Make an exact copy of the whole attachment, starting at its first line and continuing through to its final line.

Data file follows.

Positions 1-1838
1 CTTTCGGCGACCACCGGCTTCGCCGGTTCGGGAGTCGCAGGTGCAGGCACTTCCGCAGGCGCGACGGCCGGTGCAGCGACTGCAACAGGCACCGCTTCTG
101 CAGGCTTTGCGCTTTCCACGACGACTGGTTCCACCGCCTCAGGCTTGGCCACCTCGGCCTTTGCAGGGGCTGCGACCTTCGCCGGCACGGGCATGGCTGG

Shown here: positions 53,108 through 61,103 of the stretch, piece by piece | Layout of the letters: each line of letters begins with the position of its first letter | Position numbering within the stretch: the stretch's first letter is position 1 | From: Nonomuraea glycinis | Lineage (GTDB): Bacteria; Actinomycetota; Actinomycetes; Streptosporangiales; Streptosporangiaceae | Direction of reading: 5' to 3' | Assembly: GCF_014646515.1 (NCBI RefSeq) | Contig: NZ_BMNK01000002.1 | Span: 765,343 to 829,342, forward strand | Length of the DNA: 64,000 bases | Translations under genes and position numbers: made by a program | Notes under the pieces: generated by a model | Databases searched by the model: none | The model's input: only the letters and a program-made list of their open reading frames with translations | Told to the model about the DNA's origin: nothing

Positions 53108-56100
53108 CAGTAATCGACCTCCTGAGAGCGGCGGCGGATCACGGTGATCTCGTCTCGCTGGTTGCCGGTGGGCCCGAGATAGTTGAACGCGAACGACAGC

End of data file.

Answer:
Positions 1-1838
1 CTTTCGGCGACCACCGGCTTCGCCGGTTCGGGAGTCGCAGGTGCAGGCACTTCCGCAGGCGCGACGGCCGGTGCAGCGACTGCAACAGGCACCGCTTCTG
101 CAGGCTTTGCGCTTTCCACGACGACTGGTTCCACCGCCTCAGGCTTGGCCACCTCGGCCTTTGCAGGGGCTGCGACCTTCGCCGGCACGGGCATGGCTGG

Shown here: positions 53,108 through 61,103 of the stretch, piece by piece | Layout of the letters: each line of letters begins with the position of its first letter | Position numbering within the stretch: the stretch's first letter is position 1 | From: Nonomuraea glycinis | Lineage (GTDB): Bacteria; Actinomycetota; Actinomycetes; Streptosporangiales; Streptosporangiaceae | Direction of reading: 5' to 3' | Assembly: GCF_014646515.1 (NCBI RefSeq) | Contig: NZ_BMNK01000002.1 | Span: 765,343 to 829,342, forward strand | Length of the DNA: 64,000 bases | Translations under genes and position numbers: made by a program | Notes under the pieces: generated by a model | Databases searched by the model: none | The model's input: only the letters and a program-made list of their open reading frames with translations | Told to the model about the DNA's origin: nothing

Positions 53108-56100
53108 CAGTAATCGACCTCCTGAGAGCGGCGGCGGATCACGGTGATCTCGTCTCGCTGGTTGCCGGTGGGCCCGAGATAGTTGAACGCGAACGACAGC